That’s why it’s no affront to liberty if the likes of Apple, YouTube, Facebook and Spotify finally take a stand and kick Infowars off their platforms – even if there could have been greater transparency about the decision-making process. This isn’t a matter of private companies silencing voices or engaging in censorship, but deciding not to profit from hate.

Campaigns led by the public are one way to demand action from publishers and platforms. The Sleeping Giants account brought about a steep decline in advertising revenues on Bannon’s far-right Breitbart website after naming and shaming the companies keeping the site afloat. After Sky News Australia interviewed a far-right extremist, a handful of companies pulled ads from the channel this week, spurred on by public pressure: American Express, Huggies and Specsavers among them.

But this approach is a stopgap: what’s needed is a radical change in tactics from the media in all its forms. It’s no good for companies with such power to shirk responsibility for the hatred they are spreading. It’s not good enough to say, as Twitter has, that journalists should just fact-check conspiracy theories on the platform’s behalf. If Infowars, which has claimed the Sandy Hook shooting was faked, accused Hillary Clinton of using “illegal” migrants to rig the US election and pushed the racist Obama birther conspiracy, doesn’t breach Twitter’s guidelines, then the rules need fixing, they aren’t a codified constitution.

Giving a platform to racists doesn’t just legitimise and amplify their voices; it has serious consequences offline too. A 2018 study by the University of Warwick is uncompromising: “Our findings suggest that social media has not only become a fertile soil for the spread of hateful ideas but also motivates real-life action.” One only need look to Infowars’ founder Jones’s part in spreading the Pizzagate conspiracy theory: a case in which fake news stories claiming that Hillary Clinton oversaw a child abuse ring at a Washington DC restaurant led to an incident with a gunman. It wasn’t long ago that Labour MP Jo Cox was brutally murdered. Islamophobic incidents are at an all time high.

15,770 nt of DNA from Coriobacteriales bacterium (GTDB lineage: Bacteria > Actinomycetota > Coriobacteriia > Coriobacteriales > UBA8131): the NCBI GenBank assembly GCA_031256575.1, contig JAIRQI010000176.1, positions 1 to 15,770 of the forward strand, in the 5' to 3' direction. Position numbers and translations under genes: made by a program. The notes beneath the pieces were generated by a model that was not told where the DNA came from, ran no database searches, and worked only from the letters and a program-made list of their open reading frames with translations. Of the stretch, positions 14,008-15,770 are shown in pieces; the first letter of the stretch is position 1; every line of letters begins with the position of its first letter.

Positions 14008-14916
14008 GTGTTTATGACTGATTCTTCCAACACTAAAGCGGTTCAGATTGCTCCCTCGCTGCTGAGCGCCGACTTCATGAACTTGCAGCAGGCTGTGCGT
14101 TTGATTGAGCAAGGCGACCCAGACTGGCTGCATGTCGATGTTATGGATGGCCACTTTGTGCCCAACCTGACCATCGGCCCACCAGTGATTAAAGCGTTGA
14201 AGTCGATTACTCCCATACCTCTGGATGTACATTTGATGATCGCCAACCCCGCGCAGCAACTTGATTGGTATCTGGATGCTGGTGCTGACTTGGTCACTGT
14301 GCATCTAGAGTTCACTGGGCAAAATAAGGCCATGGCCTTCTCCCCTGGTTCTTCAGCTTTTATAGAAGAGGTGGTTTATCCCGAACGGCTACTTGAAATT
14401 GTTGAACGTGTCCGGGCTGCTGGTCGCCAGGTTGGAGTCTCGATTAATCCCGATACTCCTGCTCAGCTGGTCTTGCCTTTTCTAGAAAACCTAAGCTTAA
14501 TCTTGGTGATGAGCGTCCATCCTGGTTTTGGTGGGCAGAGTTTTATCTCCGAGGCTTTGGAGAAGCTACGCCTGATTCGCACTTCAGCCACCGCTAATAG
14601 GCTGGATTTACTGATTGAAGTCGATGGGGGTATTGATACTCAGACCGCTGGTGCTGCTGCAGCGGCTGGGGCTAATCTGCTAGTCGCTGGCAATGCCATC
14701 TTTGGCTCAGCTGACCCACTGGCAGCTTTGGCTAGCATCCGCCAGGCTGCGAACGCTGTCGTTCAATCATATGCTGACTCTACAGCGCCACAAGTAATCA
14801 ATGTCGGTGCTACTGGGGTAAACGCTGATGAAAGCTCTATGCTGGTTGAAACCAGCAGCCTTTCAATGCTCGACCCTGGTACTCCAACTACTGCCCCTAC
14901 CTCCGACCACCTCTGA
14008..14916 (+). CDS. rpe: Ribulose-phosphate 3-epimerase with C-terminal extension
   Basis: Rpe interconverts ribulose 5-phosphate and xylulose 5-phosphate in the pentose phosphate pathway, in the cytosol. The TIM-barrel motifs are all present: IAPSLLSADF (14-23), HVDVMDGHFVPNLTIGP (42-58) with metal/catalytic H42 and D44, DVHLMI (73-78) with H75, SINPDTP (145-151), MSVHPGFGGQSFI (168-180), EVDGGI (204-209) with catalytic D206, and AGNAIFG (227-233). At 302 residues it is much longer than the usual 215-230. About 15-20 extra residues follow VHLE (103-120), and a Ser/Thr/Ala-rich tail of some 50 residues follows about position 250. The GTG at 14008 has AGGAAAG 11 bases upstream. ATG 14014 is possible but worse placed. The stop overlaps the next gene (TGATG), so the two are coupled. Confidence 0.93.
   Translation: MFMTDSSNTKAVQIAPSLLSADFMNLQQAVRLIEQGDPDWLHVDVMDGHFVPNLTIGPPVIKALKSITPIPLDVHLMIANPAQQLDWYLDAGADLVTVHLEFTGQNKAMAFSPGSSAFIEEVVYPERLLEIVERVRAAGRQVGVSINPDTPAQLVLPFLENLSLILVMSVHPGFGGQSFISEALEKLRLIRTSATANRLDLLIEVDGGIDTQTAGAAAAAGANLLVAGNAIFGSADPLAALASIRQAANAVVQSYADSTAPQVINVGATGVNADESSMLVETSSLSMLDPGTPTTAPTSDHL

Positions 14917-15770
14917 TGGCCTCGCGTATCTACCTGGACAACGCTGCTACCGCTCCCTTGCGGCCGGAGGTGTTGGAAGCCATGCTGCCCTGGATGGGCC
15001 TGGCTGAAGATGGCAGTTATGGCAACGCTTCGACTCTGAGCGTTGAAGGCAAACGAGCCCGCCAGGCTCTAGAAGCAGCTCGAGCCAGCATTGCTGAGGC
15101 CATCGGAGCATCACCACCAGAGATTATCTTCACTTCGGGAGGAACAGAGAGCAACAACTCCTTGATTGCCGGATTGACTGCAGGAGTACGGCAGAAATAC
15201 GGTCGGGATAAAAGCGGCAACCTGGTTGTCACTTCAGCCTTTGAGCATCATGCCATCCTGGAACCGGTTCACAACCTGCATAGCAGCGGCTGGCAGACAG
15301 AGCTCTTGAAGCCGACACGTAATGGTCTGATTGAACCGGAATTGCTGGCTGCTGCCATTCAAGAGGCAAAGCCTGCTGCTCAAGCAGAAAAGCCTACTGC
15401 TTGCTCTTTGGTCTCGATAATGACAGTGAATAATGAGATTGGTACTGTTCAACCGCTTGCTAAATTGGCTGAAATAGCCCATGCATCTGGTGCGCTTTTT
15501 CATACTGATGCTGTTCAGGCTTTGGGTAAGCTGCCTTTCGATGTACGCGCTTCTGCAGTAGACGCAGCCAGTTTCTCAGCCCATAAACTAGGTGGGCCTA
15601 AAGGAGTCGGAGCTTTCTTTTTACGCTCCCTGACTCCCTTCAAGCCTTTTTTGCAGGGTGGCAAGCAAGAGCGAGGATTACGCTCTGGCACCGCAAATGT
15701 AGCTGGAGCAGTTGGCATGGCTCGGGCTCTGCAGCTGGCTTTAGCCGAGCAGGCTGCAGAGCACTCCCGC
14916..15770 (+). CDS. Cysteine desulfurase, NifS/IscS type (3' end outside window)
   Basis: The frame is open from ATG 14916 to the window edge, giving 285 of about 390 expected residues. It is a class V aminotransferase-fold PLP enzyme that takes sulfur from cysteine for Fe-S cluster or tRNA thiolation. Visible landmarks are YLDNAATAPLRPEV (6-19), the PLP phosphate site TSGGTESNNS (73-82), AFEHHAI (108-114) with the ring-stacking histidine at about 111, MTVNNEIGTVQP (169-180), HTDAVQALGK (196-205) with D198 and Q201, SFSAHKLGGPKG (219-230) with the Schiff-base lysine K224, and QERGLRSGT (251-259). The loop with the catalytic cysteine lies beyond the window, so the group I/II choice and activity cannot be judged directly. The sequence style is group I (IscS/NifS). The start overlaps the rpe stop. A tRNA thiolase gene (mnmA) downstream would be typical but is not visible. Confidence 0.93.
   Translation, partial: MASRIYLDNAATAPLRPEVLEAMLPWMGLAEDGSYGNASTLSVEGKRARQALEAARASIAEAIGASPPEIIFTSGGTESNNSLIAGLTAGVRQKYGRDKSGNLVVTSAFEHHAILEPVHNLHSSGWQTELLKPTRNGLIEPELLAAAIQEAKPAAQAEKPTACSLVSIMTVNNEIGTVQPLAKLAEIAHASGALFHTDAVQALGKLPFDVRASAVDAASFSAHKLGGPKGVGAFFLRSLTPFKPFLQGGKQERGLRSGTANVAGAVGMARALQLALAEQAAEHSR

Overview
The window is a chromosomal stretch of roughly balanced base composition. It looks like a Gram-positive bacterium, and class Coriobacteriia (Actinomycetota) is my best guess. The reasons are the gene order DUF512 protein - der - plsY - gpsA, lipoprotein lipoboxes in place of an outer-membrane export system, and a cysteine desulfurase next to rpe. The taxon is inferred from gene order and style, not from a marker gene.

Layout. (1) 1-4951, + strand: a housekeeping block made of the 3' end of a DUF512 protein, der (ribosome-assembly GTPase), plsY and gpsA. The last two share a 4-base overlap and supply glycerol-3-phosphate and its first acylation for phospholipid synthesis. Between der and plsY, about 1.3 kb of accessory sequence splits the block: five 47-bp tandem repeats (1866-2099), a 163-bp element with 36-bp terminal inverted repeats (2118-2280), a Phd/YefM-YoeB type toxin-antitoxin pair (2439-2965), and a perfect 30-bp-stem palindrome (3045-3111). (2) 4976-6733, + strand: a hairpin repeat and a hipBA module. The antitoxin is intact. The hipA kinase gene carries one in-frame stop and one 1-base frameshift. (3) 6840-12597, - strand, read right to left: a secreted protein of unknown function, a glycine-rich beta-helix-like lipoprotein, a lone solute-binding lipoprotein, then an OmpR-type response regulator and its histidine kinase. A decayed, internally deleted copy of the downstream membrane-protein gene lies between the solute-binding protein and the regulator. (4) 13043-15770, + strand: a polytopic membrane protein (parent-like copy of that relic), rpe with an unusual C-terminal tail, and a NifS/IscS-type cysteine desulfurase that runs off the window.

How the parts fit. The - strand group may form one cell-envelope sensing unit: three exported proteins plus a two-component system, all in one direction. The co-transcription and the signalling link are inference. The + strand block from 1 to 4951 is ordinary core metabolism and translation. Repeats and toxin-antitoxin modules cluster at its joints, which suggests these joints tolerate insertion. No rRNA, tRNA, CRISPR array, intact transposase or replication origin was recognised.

The fight against bigotry and fascism won’t be won just by booting the likes of Jones off Twitter, or refusing to give Islamophobes airtime. There needs to be political education and work in local communities. We’ll need to stand alongside our neighbours when racists march dangerously through our city streets. But media, both traditional and social, has a part to play too.

And if it sounds as though what I’m advocating is an affront to free speech: the far-right have no more of a “right” to appear on our screens than my grandma, a spider or a member of Isis. We can’t have rational debates with people who think others of certain religions, races, sexualities or genders should be denied their right to exist in safety. It’s no affront to civil liberties that you’ve not got your own TV show, and having a Twitter account isn’t a human right.

• Michael Segalov is the news editor at Huck magazine and a freelance journalist


Michael Segalov

The GuardianTramp